Electrification And Intimidation: The Art Of Mona Hatoum, Reviewed

Mona Hatoum: Tate Modern ★★★☆☆

Tabish Khan
By Tabish Khan Last edited 21 months ago
Electrification And Intimidation: The Art Of Mona Hatoum, Reviewed Mona Hatoum: Tate Modern 3
The world is a dangerous place. Photo: Agostino Osio, Courtesy Fondazione Querini Stampalia Onlus, Venice © Mona Hatoum

Red is the colour of danger, and in Mona Hatoum's globe all countries are aglow in scarlet neon. The world, she is clearly saying, is a dangerous place. Given Hatoum grew up in Lebanon it's not surprising this sense of intimidation and threat is present in much of her work.

We see cages with a single light bulb inside, casting a mesh silhouette across the walls thus making the visitor feel enclosed. This claustrophobia is also present when we get taken inside Hatoum's body using medical probes.

Kitchen utensils are electrified in another installation, and these foreboding works are Hatoum at her best. In fact, if they were the entire exhibition, this would be a sensational show.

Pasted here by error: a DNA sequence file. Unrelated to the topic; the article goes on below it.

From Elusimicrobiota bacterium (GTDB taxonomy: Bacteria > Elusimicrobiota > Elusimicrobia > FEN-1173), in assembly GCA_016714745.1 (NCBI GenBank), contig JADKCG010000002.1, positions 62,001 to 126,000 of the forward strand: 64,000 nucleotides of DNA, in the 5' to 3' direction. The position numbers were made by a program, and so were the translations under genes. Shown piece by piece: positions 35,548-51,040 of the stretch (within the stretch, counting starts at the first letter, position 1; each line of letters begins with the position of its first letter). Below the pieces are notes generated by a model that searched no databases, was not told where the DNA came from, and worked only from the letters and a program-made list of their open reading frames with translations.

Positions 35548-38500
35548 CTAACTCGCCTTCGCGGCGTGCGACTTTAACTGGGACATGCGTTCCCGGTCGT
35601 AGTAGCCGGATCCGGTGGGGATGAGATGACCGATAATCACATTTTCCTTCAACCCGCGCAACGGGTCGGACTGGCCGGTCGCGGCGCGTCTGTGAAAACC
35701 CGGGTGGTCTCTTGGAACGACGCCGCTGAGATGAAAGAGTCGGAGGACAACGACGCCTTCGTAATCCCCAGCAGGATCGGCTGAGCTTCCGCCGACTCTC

However, we are also 'treated' to explorations of the material, video work and photographic evidence of her performance art. These all seem rather lacklustre and they barely held our interest.

If the curators had been brave and limited this exhibition to 15-20 large scale works, the show would have been all the stronger for it. What we are left with is a solid show, weighed down by weaker elements.

Mona Hatoum is on at Tate Modern until 21 August. Tickets are £14.50 for adults, concessions available.

For more art see our most talked about art exhibitions. Still on at Tate Modern is Performing for the Camera and over at Tate Britain is the abysmal Conceptual Art in Britain.

Last Updated 04 May 2016